Rachel Kleinfeld, senior fellow in the Democracy, Conflict, and Governance Program at the Carnegie Endowment for International Peace, sees the breakdown of democratic norms in post-election developments. She notes, "Democracy requires citizens' votes to be counted fairly, and those votes must determine who wields power ... in Wisconsin, the Republican legislature has stripped the incoming Democratic governor of capabilities that voters assumed their leader would have when they voted." For the great majority of American history, Supreme Court nominees needed 60 votes in the Senate for confirmation; otherwise, a filibuster could hold up a nomination indefinitely. But in 2017, the Republicans exercised the "nuclear option," changing the required vote to a simple majority. This eliminated the need for the President to identify mutually agreeable centrist nominees and instead increased the politicization of the Court.

We would argue vehemently that democracy, and the liberties and protections it provides, is not just of importance to individual citizens, but also to businesses and markets. In a democracy, businesses have the benefit of equal treatment under the law, including unbiased regulation. Yet these days, the President often singles out for criticism enterprises he finds personally objectionable or executives who disagree with him politically. These anti-democratic tendencies are extremely dangerous, particularly as the Congressional Republicans show no interest in reprimanding him, even though his behavior violates a core principle of the conservatism they claim to espouse.

We would also argue that social cohesion is essential for those who have capital to invest. Businesses need a long-term horizon to plan, and social unrest makes planning more difficult. It can't be business as usual amidst constant protests, riots, shutdowns, and escalating social tensions. It is not hard to imagine worsening social unrest among a generation that is falling behind economically and feels betrayed by a massive national debt that was incurred without any obvious benefit to them. If things get bad enough, we could see taxes once again raised to confiscatory levels. We should all be rooting for (and acting to support) social cohesion and a renewal of the American dream.

David Moss, a Harvard Business School professor, teaches a course on democracy and has found that over much of American history, partisanship was cutthroat and political divides were wide and bitter. Yes, people said horrible things about each other. But when critically important issues were being decided, even while participants in the debate were intensely focused on winning, they were also focused on how their actions might affect democracy over the long run. More recently, it seems as though politics has been transformed into an intense focus on immediate victory, the system be damned. We have seen behavior in national and local politics where those in power changed the rules to the disadvantage of those out of power (or about to come into power) simply because they could. As stewards of your capital, we see these ominous and widening social divides as risks to the economy and even to the system. Politicians have been putting self-interest and party ahead of country. Absent facts, truth, and science, we expect poor governmental decisions to become the rule and not the exception. There is no hedge to such risks, other than to work together to reverse course, heal the divides, and strengthen American democracy."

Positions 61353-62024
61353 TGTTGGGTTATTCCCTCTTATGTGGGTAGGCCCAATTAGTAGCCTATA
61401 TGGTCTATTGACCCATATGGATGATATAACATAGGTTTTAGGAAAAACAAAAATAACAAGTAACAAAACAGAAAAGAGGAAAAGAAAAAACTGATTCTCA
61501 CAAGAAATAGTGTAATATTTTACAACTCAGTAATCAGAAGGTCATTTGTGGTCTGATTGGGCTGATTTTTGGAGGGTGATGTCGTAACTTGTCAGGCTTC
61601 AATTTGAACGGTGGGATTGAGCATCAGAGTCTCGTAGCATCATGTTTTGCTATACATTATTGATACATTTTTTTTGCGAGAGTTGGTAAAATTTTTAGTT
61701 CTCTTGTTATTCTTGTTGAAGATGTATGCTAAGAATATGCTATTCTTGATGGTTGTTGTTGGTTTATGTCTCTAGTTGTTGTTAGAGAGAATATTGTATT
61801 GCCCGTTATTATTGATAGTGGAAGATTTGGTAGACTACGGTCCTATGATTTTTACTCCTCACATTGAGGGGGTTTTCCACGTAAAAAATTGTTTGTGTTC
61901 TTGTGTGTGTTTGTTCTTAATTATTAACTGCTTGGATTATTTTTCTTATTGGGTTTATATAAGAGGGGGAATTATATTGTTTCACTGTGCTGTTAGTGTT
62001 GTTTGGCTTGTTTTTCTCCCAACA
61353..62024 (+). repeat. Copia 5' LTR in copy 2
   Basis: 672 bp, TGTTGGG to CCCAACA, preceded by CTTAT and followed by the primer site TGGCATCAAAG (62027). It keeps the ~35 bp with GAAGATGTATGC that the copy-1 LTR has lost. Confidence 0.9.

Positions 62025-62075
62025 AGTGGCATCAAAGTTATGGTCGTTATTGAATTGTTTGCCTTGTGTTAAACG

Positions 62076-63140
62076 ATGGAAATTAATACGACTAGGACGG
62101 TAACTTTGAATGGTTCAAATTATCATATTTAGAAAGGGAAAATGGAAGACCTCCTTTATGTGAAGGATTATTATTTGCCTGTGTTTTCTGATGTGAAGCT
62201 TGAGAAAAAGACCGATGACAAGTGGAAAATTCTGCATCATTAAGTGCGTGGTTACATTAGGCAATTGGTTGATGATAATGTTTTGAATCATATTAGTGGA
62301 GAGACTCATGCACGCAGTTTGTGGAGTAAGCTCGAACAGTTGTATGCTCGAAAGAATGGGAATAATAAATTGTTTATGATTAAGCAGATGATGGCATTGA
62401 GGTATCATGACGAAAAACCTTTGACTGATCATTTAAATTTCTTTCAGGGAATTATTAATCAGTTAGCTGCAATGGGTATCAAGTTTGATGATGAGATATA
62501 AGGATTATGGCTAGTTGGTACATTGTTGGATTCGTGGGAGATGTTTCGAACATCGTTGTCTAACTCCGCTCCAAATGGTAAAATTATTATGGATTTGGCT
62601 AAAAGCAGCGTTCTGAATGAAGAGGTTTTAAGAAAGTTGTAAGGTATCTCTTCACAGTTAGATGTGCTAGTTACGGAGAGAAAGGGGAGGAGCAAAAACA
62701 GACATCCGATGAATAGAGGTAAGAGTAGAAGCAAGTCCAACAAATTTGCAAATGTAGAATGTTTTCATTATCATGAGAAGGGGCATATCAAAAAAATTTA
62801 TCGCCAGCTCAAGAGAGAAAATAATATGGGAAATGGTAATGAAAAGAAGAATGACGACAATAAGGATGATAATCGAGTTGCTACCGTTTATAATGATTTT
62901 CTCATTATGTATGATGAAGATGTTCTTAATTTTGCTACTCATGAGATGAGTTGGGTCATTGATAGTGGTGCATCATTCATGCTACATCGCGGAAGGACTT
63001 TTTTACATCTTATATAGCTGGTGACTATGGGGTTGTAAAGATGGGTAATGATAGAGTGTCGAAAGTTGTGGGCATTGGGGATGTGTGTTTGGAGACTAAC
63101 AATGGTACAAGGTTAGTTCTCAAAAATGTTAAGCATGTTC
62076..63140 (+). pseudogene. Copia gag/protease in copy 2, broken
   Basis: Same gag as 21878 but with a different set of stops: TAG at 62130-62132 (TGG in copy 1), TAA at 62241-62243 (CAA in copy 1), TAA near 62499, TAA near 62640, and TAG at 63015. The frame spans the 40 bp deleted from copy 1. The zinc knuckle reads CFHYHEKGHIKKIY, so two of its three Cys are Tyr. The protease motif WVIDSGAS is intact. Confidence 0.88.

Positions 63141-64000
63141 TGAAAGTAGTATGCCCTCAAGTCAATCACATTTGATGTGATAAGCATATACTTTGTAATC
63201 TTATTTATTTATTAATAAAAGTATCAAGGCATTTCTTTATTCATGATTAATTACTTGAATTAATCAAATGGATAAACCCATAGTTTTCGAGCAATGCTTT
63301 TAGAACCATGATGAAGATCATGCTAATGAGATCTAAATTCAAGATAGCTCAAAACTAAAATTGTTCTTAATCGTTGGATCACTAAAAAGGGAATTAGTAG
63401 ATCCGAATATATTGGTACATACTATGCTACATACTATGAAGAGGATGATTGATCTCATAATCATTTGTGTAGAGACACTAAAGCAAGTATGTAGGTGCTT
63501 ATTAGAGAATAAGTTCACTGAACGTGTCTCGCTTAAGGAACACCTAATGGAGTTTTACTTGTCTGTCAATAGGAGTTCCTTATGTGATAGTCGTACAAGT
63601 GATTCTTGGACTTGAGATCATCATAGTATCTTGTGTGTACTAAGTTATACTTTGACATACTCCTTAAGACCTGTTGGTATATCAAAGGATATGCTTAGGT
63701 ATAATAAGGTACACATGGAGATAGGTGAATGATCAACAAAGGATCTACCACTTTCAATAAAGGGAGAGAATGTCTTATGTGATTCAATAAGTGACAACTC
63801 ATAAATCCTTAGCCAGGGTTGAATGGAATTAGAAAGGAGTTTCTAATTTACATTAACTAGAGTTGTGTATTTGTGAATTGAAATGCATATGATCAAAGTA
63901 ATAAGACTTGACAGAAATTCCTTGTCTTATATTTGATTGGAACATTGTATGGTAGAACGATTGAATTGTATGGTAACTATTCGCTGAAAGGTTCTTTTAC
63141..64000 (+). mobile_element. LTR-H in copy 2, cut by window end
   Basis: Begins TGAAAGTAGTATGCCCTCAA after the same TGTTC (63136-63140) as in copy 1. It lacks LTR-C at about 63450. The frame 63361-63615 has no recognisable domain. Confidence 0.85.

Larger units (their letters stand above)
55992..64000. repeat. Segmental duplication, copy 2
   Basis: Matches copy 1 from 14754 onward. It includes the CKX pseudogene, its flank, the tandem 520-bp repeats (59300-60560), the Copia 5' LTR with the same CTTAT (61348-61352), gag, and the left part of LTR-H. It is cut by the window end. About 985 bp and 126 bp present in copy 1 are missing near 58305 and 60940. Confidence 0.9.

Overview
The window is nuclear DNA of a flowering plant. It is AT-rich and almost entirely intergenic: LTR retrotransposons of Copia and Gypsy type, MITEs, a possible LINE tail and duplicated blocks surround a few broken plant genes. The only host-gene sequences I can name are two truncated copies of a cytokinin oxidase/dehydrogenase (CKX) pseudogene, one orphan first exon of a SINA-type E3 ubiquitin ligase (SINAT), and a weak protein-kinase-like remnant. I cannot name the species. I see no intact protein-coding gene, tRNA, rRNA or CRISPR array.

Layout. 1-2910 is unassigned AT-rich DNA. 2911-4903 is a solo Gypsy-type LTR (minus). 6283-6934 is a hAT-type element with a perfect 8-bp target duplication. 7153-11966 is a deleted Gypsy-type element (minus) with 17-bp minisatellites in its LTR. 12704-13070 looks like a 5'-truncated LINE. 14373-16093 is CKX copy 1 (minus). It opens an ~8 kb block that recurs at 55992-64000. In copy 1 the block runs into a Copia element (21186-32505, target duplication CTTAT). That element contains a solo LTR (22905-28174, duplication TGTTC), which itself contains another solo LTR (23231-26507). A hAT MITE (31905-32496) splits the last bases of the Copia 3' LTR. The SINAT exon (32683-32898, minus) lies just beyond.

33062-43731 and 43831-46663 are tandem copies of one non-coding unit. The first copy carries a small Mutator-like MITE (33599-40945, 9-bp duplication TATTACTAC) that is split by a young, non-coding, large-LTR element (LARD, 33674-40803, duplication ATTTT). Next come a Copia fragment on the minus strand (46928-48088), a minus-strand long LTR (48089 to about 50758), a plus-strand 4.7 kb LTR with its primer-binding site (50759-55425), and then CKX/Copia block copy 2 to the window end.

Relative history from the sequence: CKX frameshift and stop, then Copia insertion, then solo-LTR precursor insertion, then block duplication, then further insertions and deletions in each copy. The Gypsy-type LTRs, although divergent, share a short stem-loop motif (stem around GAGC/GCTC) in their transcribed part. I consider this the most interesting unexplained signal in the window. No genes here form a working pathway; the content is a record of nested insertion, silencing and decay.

Published:1/24/2019 10:50:00 AM
[Markets] UK Bank Crashes To Record Low After "Misinterpreting" Risk Rules

Shares in one of the UK's so-called challenger banks have collapsed 35% today to a new record low after being forced to admit that it failed to have enough capital backing some commercial loans because of what it calls an accounting error.

Bloomberg reports that Metro Bank Plc fell the most since going public after applying an incorrectly-low risk-weighting to parts of its loan book, with the British lender’s chief saying he doesn’t know how long the mortgages in question had been wrongly classified.